Another toy gun that everybody had several of was the squirt gun. It seems that every one I had was a hard, transparent plastic, so you could see your water level inside the gun. The plastic always cracked, so these didn’t last long. And if you managed not to crack the plastic for a few weeks, then the stopper got lost when you refilled the gun or the trigger spring sprung so you couldn’t shoot. But they were always fun while they lasted. I might have had some other inexpensive model, like a mini-squirt gun that was available in boxes of Kellogg’s cereals. This was a softer, opaque black plastic. The gun was barely half the size of an adult hand and probably only shot about 3 times before it was out of water. Maybe you could get something similar for sending Popsicle wrappers: I sent away for a lot of their premiums!
Though my squirt guns were plastic, some early models were metal. Some Japanese models from the 1950s were metal and I might have seen one of those in the hands of one of the older boys in the neighborhood. Even Daisy made a metal water pistol from 1919-1932. I wonder how they held water: maybe a rubber bladder inside? More expensive, bigger squirt guns existed in 1962, such as Mattel’s "Dick Tracy Snub-Nose .38" and "Dick Tracy Tommy-Burst" guns. The large gun was advertised as shooting water 30 feet and besides shooting water, these fired caps too!
Besides Mattel, other manufacturers tried the two-guns-in-one approach. Ranger Steel Products made a variation on the squirt gun that blew bubbles when you pulled the trigger. It was sold with a bottle of bubble liquid. Another company made a combination squirt gun with a flashlight, marketed as a ray gun. Which brings us to another type of toy gun, the ray gun or space gun. Like the one mentioned, these often were fanciful combinations of effects, with a light being the only actual ray. The Astro Ray Dart Blaster from Ohio Art, the inventors of the Etch-A-Sketch, combined a flashlight with a dart gun. This gun was introduced in 1962 and looks like something I had, though I don’t believe mine shot darts. Maybe they used the basic design for a plain cap gun too? The Astro Ray was sold as the Astro Ray Dalek Gun in England a couple of years later, after the original Dr. Who TV series became popular. And in a testament to a successful product, the Astro Ray is still sold today with Nerf-style foam darts replacing the old rubber tipped darts. Yet another space gun introduced in 1962 was the Century 21 Space Gun, which was the official toy of the 1962 Seattle World’s Fair. It was a red plastic space gun with two stocks. One shot a spaceship spinner up to 150ft, then the second let you fire a missile at the spaceship! Guns that generated sparks inside a see-through window were often marketed as space guns and we had one. I recall a disc that spun when you pulled the trigger, creating sparks by spinning a rough, sandpaper-like side against flint, the same material that gave sparks in a cigarette lighter.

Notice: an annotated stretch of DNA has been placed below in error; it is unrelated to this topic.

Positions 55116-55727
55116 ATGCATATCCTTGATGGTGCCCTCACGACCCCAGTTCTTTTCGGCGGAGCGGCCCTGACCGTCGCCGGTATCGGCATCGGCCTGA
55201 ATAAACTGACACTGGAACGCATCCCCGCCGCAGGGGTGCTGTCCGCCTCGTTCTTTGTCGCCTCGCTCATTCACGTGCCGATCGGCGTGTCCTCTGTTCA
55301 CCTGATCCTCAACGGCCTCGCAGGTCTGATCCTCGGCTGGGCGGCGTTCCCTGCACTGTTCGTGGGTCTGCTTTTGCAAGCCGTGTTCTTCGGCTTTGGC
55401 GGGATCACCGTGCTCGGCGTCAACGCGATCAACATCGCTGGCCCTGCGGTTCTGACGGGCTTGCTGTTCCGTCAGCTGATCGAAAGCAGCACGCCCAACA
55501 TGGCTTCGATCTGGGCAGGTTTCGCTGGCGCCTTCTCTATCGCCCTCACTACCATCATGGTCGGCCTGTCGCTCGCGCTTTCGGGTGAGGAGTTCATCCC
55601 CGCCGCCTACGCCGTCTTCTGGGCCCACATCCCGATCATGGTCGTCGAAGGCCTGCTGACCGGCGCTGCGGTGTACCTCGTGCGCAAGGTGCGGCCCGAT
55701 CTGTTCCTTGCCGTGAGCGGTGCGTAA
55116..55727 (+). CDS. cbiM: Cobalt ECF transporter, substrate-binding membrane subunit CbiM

Other oddball toy guns of the period included the Kusan Ping Pong Ball Gun. This was a hollow red rubber gun that held enough air to blow a ping pong ball out of the muzzle when you squeezed the gun. They had been around since the 1950s. But perhaps the oddest toy gun of the period was the potato gun. These usually used a cap to provide a burst of gas to fire a small chunk of potato. The cool thing was reloading: all you did was stick the muzzle end into a raw potato and when you pulled away, a circle of potato was stuck in the end of the gun. As with any cap gun, the explosion made a sound, but the potato gun used the gas from the explosion to shoot the potato…just barely.make the world ever safer. In 1988, a federal law was passed that required the tip of the muzzle of toy guns be either bright orange, red, or yellow, so the sense of realism of some guns was lost. For retrofitting older toy guns for resale, you can buy orange toy gun plugs. This law was passed to reduce the chances that children with toys could be mistaken for having real guns and shot. Later, in 2008, the US Consumer Product Safety Commission banned toy caps producing noise above 138 decibels. Caps that would once have banged and smoked now just kind of pop due to the change in the explosive chemical. The purpose of this law is to protect children’s hearing. But here at Roadtrip-'62 ™ it’s still 1962, so enjoy a commercial for Mattel’s "Shootin' Shells" cap guns, complete with its introduction from The Beany And Cecil Show!